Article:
Climate & Energy

Gasoline demand explained

Why it took us so long to internalize the rise in gas prices

With gas at $3.50 a gallon in April, the U.S. mainstream media is replete with stories of drivers abandoning SUVs, hopping on mass transit, and otherwise cutting back on gasoline. Yet a year or two ago, when pump prices were approaching and even passing the $3.00 "barrier," the media mantra was that demand for gasoline was so inelastic that high prices were barely making a dent in usage. Which story is correct? I lean toward the more "elastic" view, and here I'd like to share some of the data that inform my belief. I've been tracking official monthly data on U.S. gasoline consumption for the past five years and compiling the numbers in this spreadsheet. You'll find that it parses the data in several different ways: year-on-year monthly comparisons (e.g., March 2008 vs. March 2007), three-month moving averages that smooth out most of the random variations in reporting, and full-year comparisons that allow a bird's-eye view. Here's what I see in the data:

Voters' Voices: West Virginia

Talking with voters in the Mountain State

This is the first in a series of dispatches from Melinda Henneberger, who's talking to voters around the U.S. about their views on the environment and the election. Photo: Wignut Huntington, W.Va. -- Door-knocking for Barack Obama in a state where he expects to get stomped today has been kind of thankless for Pam Wonnell, a nurse and old friend of mine who moved here from Illinois last year for her husband's job in coal mining: "I am not feeling the love" while phone canvassing or standing on front porches watching the people inside pretend not to be home. "But I'm not quitting, 'cause I'm a fighter, like Hillary," she says, and laughs at her own joke. "Isn't that Hillary-ous?" Canvassing with her in her hilly, aerobically "butt-busting" neighborhood on the eve of the Democratic primary, though, one surprise is the can't-wait-for-November enthusiasm for Obama among ... Republicans? Hmm. Another is that even -- or perhaps especially -- in this coal-mining state, where billboards along I-64 scream, "Yes, Coal" and "Coal Keeps the Lights On," voters say they want to hear candidates talk more about the environment, not less.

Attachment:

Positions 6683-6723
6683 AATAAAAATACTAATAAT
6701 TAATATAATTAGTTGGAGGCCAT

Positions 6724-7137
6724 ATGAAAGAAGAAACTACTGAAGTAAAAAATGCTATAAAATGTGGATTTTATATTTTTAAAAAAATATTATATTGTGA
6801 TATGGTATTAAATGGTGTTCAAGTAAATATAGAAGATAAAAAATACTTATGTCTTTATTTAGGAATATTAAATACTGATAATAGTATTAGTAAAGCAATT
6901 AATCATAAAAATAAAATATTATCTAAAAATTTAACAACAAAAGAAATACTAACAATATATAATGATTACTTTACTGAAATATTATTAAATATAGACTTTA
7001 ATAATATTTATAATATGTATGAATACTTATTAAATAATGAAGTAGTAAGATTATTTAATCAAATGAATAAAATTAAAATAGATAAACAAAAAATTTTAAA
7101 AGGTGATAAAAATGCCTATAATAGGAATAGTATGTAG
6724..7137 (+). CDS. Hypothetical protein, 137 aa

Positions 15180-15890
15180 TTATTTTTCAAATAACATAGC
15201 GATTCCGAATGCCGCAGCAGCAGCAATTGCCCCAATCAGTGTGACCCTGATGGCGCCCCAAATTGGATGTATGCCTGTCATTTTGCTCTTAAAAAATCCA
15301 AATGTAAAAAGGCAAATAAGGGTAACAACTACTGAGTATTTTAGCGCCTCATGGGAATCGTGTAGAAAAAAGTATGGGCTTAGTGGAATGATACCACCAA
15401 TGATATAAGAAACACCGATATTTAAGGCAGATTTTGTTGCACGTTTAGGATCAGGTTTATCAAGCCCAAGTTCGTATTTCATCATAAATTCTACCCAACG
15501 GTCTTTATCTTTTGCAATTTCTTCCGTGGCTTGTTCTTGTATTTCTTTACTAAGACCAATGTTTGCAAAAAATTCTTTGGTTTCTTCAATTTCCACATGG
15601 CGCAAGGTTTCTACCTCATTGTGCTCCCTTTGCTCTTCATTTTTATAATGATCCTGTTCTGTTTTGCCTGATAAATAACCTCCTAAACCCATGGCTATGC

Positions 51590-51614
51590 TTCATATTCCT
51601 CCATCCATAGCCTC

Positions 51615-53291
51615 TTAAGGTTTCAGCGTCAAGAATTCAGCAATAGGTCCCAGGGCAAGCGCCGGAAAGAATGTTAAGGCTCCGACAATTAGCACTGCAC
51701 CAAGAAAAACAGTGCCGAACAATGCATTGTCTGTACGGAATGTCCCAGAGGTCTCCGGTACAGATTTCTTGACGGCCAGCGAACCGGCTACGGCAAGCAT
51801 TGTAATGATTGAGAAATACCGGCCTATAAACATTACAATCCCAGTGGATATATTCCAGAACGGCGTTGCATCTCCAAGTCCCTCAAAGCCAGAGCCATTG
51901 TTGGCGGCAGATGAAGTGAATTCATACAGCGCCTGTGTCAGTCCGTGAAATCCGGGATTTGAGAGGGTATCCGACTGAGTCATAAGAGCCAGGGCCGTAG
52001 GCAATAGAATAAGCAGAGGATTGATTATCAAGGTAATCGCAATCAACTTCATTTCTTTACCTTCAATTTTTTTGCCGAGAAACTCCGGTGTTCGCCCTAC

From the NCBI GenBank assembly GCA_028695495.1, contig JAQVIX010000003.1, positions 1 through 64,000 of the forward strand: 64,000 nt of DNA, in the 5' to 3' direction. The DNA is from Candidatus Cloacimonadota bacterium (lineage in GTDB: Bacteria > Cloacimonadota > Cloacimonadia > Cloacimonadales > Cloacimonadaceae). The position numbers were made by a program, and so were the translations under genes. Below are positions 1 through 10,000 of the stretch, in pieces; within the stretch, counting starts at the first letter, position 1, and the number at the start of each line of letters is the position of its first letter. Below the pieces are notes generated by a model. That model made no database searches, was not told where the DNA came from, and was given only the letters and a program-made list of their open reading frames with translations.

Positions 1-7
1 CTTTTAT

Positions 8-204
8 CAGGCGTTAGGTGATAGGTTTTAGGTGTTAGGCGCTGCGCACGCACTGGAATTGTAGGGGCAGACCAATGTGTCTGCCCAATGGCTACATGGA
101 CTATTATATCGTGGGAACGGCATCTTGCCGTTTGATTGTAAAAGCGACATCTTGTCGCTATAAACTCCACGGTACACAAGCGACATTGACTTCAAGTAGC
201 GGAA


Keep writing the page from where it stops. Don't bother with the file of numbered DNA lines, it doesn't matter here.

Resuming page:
Nukes to me

More on the nuclear portion of McCain’s big climate speech

What’s the deal with John McCain’s nuclear love affair? It’s a question on many people’s minds after the candidate’s big climate speech yesterday. While McCain …

How's that for an incentive?

Drink beer, fight climate change

Many efforts to fight climate change involve some kind of sacrifice. This invention, however, merely requires the drinking of lots and lots of beer. I see it as a game-changer in the debate over the best way to incentivize a solar market.

McCain's answers

A Q&A on John McCain’s climate platform, issued by his campaign

The following is a Q&A on John McCain’s climate platform, released on Monday by the McCain campaign. I’m posting it here because it gets into …

And I would have gotten away with it, if it wasn’t for you meddling kids!

One thing you frequently hear from nuclear proponents is that nuke plants would pencil out fine if not for all those pesky safety regulations, NIMBYs, …

The renewable energy beneath our wings

Bush DOE says wind can be 20 percent of U.S. power by 2030 — with no breakthroughs

The Bush administration has signed off on a stunning new report [PDF], "20 Percent Wind Energy by 2030: Increasing Wind Energy's Contribution to U.S. Electricity Supply." I am working on a big wind article for midweek, but here are the key conclusions of what is easily the most comprehensive and credible report released on wind power in a decade:

What Phoenix, the poster child for environmental ills, is doing right

Can Phoenix remake its desert-gobbling ways?In order for Phoenix to truly be a green city, it would have to be brown. Or not brown, exactly, …

U.S. could get 20 percent of energy from wind by 2030, says DOE

Wind power could meet 20 percent of U.S. energy demand by 2030, according to Energy Department calculations, even though currents currently provide a mere 1 …